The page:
Cruise Ship Itinerary
All the information you are looking for when you type “Cruise Ship Itinerary” in your browser’s search bar. Cruise itinerary 2014-2015 data on cruise lines, ships and ports, maps, port times, itinerary changes and reviews (for the current and the next year).
Cruise Itinerary – data definition
The cruise itinerary data is about where is your ship going, and when. It relates closely to “cruise routes” and “cruise destinations” (of cruise passenger lines and companies) and to “departure ports” and “ports of call” (aka “call ports”) when passenger cruise ships are concerned.
A typical cruise ship itinerary example is the following route of the biggest passenger ship in the world ever (for now!) – the Allure Of The Seas ship. This vessel is operated by the RCI (Royal Caribbean International line) – the second largest cruise operator in the world after Carnival Corporation & PLC. This is a 7-day cruise itinerary sample for a round-trip to Western Caribbean (as destination) from the port of Fort Lauderdale, Florida (departure-, or home-port) to visit the following call ports:
- Haiti (visiting the Labadee resort – one of the RCI’s Caribbean private island resorts), Jamaica (calling on the port of Falmouth) and Mexico (calling on Cozumel).
Cruise Itinerary – template details
For any cruise itinerary, there are 6 main elements determining the whole data (listed high to low priority):
- the name of the ship and the line (or the cruise operator) that are responsible for your trip.
- the destination – which one of all passenger ship regions of operation your ship will sail in a specific time of the year.
- the embarkation port (port of departure, getting on the ship) and the country from which it sails, since your place of residence defines lots of variables determining the total cost of your trip as prices per person (some of these are flight tickets and transfers, all kinds of transportation, hotel stays, etc).
- the disembarkation port (the last port of arrival, getting off the ship). You should know that most of the ship cruises are operated with round-trip itineraries (meaning you will embark and disembark in the same port). However, a big number of ships also offer one-way cruise itineraries (with a different embarkation/disembarkation port). These are all “Repositioning (relocation) Cruises”, the “Around The World Cruise” tour segments (the whole “Round The World” itinerary is usually a round-trip), most of the Panama Canal crossing cruises, and also some special sailings operated mainly by small luxury ships.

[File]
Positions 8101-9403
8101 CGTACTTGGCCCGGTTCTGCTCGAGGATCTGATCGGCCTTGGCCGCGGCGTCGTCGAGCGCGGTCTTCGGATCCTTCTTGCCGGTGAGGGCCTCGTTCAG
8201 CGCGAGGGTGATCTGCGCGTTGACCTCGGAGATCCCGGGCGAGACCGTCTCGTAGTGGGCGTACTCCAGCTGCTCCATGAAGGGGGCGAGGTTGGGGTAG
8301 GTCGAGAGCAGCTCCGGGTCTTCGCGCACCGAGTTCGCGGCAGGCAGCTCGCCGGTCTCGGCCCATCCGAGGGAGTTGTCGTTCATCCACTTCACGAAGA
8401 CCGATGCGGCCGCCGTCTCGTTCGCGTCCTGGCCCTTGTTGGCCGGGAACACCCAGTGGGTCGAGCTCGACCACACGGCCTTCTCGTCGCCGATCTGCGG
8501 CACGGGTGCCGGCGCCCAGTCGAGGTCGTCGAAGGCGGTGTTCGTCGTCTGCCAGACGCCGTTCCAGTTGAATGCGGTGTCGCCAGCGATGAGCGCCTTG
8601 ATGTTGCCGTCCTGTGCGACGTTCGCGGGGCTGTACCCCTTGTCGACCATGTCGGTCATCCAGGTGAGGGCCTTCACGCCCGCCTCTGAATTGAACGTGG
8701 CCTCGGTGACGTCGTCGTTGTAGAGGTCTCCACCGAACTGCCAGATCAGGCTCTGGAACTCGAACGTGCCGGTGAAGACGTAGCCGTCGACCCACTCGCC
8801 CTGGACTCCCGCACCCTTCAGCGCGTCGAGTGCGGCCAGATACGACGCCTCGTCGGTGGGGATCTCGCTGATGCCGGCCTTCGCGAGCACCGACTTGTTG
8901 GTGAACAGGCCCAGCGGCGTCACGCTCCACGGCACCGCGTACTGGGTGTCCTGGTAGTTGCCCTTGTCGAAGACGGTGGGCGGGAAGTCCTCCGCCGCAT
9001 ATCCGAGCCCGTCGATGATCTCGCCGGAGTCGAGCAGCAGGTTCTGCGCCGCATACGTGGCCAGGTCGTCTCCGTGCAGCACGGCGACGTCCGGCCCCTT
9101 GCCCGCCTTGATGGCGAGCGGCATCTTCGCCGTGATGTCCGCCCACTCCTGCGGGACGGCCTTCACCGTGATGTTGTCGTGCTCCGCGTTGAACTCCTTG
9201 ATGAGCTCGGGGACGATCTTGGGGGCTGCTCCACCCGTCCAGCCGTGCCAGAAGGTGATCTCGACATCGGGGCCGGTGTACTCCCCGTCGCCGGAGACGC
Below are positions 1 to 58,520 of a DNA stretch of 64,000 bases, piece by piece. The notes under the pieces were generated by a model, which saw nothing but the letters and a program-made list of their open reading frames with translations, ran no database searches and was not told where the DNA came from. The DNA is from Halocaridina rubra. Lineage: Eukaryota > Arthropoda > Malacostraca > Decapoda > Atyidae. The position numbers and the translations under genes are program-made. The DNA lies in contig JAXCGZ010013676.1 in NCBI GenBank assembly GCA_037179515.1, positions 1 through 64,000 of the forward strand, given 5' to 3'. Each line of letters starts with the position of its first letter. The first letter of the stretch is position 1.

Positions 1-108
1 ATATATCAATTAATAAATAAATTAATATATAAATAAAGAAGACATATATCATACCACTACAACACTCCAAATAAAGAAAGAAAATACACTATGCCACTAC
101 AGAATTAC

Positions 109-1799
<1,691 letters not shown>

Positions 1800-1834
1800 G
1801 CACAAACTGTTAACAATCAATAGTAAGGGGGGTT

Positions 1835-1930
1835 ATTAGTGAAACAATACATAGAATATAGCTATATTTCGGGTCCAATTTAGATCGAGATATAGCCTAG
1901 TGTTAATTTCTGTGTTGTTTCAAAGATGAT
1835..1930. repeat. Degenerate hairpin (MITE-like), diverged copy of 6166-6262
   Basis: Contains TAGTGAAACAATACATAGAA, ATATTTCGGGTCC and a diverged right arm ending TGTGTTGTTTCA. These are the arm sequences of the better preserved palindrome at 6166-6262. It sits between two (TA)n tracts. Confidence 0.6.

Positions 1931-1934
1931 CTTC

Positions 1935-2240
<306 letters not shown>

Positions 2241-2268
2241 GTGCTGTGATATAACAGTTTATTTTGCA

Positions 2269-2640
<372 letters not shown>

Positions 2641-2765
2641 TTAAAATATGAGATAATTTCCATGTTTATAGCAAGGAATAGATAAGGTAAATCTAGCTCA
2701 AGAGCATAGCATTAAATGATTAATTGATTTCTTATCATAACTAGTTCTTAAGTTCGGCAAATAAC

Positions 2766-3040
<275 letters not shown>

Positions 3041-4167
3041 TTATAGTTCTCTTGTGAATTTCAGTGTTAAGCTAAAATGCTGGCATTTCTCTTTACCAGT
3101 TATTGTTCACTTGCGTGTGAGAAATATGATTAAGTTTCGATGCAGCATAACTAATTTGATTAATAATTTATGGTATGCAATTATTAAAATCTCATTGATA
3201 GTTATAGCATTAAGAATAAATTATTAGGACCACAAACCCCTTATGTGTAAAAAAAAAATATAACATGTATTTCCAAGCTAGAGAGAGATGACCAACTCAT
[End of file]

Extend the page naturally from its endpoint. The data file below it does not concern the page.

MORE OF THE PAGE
- the cruise length and the number of call ports - these are all ports your ship is going to visit during its sailing – another major price-related variable. The shortest trips (on big ships) are of 2-days in length (called “Cruises to Nowhere”, without any call ports), and the longest one may offer up to 110+ days on a Round The World tour (with lots of ports to visit, and great ticket prices to pay for it). On ship relocation cruises you’ll visit a very small number of ports – to none on some Transatlantic crossings.
- and finally – fly- or no-fly cruise deals. Generally, with flight-and-cruise deals you buy a package consisting of your cruise tickets, (optional) pre-booked tours and excursions and an one-way or round-trip flight ticket (all transfers, transportation and hotel stays are also included).
Types of cruise ship itineraries
- “sea intensive” – less or none ports of call, no shore excursions and city tours, less money-spending ashore and much more on-board splurging.
- “port intensive” – with lesser number of days at sea (but at least one) and many call ports (almost a new one each day of your voyage), meaning you sail at night, visiting ports in early morning, staying at ports until early evening (or late into the night, depending on destination and ship).
- “balanced” – more time between ports, usually one or two days at sea, followed by one port-day, and so on.
And our very last “categorization approach” – itinerary types according to the the type of the passenger ships – all of which can operate both one-ways and round-trips, but differ greatly as to operational destinations, cabin sizes and rates, amenities and activities on board, fellow passengers, trip duration, etc.
- “(oceanic) sea ship cruise”
- “river ship (boat) cruise”
- “ferry cruise”
- and “(freighter) cargo ship cruise”.
At Cruise Ship Itinerary COM you will find a concise review of the itineraries operated by the world’s most famous cruise ships of the fleets of the world’s major passenger ship lines. You will also see cruise itinerary sample maps for the big-bigger-biggest ships (with less itineraries per year). As to all cruise lines itineraries review articles, there you’ll find the list of all their ships in operation, departure ports and destinations, and all the itinerary changes (if any) scheduled for a particular year. And as to all major cruise travel vacation destinations and countries, each of these surveys will show you a list of cruise routes operated from there.
You are very welcomed to rate and share all our cruise ship itinerary information and reviews via the beautiful social buttons all around. This is a brand new website – and a work in progress. More and more data will be added constantly. Our goal is to make you a very well “ship itinerary informed” person – so visit us again soon! Safe and happy sailings!